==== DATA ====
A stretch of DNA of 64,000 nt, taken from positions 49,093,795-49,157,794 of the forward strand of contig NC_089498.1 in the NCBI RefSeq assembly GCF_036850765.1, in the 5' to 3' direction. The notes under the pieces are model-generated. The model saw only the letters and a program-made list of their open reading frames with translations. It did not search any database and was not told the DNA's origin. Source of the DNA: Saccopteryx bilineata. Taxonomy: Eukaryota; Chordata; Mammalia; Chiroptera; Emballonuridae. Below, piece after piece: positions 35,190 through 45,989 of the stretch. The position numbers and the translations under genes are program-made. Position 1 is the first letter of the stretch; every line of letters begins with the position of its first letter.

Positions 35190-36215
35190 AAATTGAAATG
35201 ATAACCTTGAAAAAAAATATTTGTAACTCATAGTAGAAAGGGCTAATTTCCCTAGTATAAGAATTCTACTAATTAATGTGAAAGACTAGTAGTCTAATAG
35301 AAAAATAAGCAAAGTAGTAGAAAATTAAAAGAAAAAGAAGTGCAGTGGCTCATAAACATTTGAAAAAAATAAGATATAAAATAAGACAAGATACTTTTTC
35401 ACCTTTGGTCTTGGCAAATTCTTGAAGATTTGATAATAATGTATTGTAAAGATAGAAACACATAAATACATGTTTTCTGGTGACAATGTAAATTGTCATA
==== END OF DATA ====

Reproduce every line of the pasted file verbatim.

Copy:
A stretch of DNA of 64,000 nt, taken from positions 49,093,795-49,157,794 of the forward strand of contig NC_089498.1 in the NCBI RefSeq assembly GCF_036850765.1, in the 5' to 3' direction. The notes under the pieces are model-generated. The model saw only the letters and a program-made list of their open reading frames with translations. It did not search any database and was not told the DNA's origin. Source of the DNA: Saccopteryx bilineata. Taxonomy: Eukaryota; Chordata; Mammalia; Chiroptera; Emballonuridae. Below, piece after piece: positions 35,190 through 45,989 of the stretch. The position numbers and the translations under genes are program-made. Position 1 is the first letter of the stretch; every line of letters begins with the position of its first letter.

Positions 35190-36215
35190 AAATTGAAATG
35201 ATAACCTTGAAAAAAAATATTTGTAACTCATAGTAGAAAGGGCTAATTTCCCTAGTATAAGAATTCTACTAATTAATGTGAAAGACTAGTAGTCTAATAG
35301 AAAAATAAGCAAAGTAGTAGAAAATTAAAAGAAAAAGAAGTGCAGTGGCTCATAAACATTTGAAAAAAATAAGATATAAAATAAGACAAGATACTTTTTC
35401 ACCTTTGGTCTTGGCAAATTCTTGAAGATTTGATAATAATGTATTGTAAAGATAGAAACACATAAATACATGTTTTCTGGTGACAATGTAAATTGTCATA